The inhibitory effect of a fermented papaya preparation on growth, hydrophobicity, and acid production of Streptococcus mutans, Streptococcus mitis, and Lactobacillus acidophilus: its implications in oral health improvement of diabetics

Authors

  • Jhoti Somanah,

    1. ANDI Center for Biomedical and Biomaterials Research, University of Mauritius, Mauritius, Republic of Mauritius
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  • Emmanuel Bourdon,

    1. Groupe d'Etude sur l'Inflammation Chronique et l'Obésité, Université de La Réunion, Saint Denis, France
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  • Theeshan Bahorun,

    Corresponding author
    1. ANDI Center for Biomedical and Biomaterials Research, University of Mauritius, Mauritius, Republic of Mauritius
    • Correspondence

      Okezie I. Aruoma, School of Pharmacy, American University of Health Sciences, Signal Hill, CA 90755. Tel: +1 562 988 2278;

      E-mail: oaruoma@auhs.edu

      Theeshan Bahorun, ANDI Center for Biomedical and Biomaterials Research, MSIRI Building, University of Mauritius, Réduit, Republic of Mauritius.

      Tel/Fax: +230 4675582;

      E-mail: tbahorun@uom.ac.mu

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  • Okezie I. Aruoma

    Corresponding author
    1. School of Pharmacy, American University of Health Sciences, Signal Hill, California 90755, USA
    • Correspondence

      Okezie I. Aruoma, School of Pharmacy, American University of Health Sciences, Signal Hill, CA 90755. Tel: +1 562 988 2278;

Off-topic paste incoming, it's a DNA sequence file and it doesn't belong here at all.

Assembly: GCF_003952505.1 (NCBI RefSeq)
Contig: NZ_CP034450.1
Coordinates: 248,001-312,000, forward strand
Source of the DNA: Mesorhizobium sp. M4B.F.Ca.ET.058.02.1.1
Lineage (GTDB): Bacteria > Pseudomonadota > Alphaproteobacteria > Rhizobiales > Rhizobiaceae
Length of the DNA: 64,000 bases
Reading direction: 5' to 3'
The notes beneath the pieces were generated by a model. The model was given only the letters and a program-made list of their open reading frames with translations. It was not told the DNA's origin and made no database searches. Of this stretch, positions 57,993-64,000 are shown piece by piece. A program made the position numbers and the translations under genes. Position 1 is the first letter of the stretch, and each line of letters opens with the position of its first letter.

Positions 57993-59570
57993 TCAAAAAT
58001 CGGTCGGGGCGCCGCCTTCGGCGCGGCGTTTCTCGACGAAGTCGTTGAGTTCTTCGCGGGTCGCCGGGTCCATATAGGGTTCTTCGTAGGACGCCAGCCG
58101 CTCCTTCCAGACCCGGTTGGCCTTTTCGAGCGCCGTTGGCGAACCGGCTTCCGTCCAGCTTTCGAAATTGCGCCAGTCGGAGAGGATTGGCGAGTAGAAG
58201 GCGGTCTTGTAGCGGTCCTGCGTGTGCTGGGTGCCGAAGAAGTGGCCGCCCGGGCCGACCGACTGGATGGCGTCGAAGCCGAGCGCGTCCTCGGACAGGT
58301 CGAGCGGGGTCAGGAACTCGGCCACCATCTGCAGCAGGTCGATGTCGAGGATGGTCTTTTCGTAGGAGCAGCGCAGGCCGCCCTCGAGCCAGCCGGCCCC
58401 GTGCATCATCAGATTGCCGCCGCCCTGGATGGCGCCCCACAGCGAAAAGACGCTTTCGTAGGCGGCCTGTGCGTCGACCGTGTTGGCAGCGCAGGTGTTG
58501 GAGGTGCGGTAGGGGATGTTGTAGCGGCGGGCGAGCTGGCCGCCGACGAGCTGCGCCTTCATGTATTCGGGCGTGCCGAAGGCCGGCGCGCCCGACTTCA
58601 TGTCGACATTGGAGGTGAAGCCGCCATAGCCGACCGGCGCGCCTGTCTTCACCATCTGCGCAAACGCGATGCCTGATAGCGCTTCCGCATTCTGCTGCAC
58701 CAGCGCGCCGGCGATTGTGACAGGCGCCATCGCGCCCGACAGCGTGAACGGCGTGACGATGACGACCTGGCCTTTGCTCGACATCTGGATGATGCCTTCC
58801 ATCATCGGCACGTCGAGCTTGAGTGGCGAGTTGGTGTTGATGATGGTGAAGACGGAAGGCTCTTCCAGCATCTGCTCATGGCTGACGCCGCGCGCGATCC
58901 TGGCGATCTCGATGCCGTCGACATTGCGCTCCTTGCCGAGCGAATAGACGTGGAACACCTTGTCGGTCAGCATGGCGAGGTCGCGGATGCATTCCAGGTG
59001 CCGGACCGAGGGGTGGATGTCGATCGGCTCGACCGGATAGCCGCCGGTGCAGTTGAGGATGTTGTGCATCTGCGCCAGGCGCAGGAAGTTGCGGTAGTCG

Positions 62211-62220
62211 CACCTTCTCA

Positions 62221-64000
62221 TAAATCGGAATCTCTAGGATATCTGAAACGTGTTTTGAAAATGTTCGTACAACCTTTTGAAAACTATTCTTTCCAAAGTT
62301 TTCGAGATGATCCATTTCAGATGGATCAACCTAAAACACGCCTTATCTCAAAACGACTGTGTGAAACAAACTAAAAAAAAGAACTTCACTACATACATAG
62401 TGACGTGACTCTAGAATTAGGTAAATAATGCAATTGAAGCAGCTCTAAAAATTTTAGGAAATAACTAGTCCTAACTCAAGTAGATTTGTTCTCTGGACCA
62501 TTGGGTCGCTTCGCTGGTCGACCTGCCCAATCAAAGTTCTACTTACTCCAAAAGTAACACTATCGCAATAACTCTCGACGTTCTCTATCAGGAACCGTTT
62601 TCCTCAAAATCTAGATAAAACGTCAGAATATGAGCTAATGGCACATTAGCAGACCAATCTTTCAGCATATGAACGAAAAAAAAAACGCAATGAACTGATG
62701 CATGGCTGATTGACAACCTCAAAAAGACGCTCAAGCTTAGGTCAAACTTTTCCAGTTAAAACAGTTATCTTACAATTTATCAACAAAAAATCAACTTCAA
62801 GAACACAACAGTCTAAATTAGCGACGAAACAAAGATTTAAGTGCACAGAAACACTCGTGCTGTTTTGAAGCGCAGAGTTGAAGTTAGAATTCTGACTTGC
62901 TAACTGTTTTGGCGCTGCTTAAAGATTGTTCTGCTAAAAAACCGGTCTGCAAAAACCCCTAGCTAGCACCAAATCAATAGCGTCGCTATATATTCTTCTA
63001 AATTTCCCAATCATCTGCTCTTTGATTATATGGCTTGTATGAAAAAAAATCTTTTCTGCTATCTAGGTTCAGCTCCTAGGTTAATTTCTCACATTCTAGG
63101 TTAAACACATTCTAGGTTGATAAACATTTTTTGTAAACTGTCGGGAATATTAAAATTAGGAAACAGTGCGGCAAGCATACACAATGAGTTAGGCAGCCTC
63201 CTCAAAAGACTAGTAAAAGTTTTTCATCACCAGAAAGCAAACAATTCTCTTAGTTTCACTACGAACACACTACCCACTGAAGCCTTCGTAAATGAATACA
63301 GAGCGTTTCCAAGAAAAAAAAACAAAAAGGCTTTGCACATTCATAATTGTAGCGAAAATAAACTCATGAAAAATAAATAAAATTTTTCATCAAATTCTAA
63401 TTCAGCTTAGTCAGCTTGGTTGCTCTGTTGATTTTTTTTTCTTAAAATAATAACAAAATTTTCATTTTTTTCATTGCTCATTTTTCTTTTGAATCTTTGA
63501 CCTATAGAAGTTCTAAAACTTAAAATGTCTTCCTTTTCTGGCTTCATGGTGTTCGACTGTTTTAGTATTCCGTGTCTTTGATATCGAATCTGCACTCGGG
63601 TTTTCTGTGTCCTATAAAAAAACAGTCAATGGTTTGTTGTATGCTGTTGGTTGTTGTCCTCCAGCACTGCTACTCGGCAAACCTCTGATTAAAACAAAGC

E-mail: oaruoma@auhs.edu

      Theeshan Bahorun, ANDI Center for Biomedical and Biomaterials Research, MSIRI Building, University of Mauritius, Réduit, Republic of Mauritius.

      Tel/Fax: +230 4675582;

      E-mail: tbahorun@uom.ac.mu

    Search for more papers by this author

Abstract

Fermented papaya preparation (FPP) is a “natural health product.” The high incidence of dental caries, gingivitis, periodontitis, and oral microbial infection cases among patients with diabetes mellitus continues to prevail. The potential role of FPP against common oral microbiota (Streptococcus mutans, Streptococcus mitis, and Lactobacillus acidophilus) isolated from the human oral cavity was investigated using in vitro simulation models of dental plaque and caries. FPP showed an inhibitory effect against the growth (at 0.05 mg/mL: S. mutans: −6.9%; S. mitis: −4.47%, < 0.05), acid production (at 0.05 mg/mL: S. mutans: +6.38%; L. acidophilus: +2.25%), and hydrophobicity (at 50 mg/mL: S. mutans: 1.01%, < 0.01; S. mitis: 7.66%, < 0.05) of tested microbiota. The results of this study suggest that low doses of FPP may be a suitable complement to good oral hygiene practice for the effective prevention of dental caries, plaque, and gingivitis. The functional application of FPP as a constituent of a balanced diet and active lifestyle can make a positive contribution to the oral health status and well-being of patients with diabetes.

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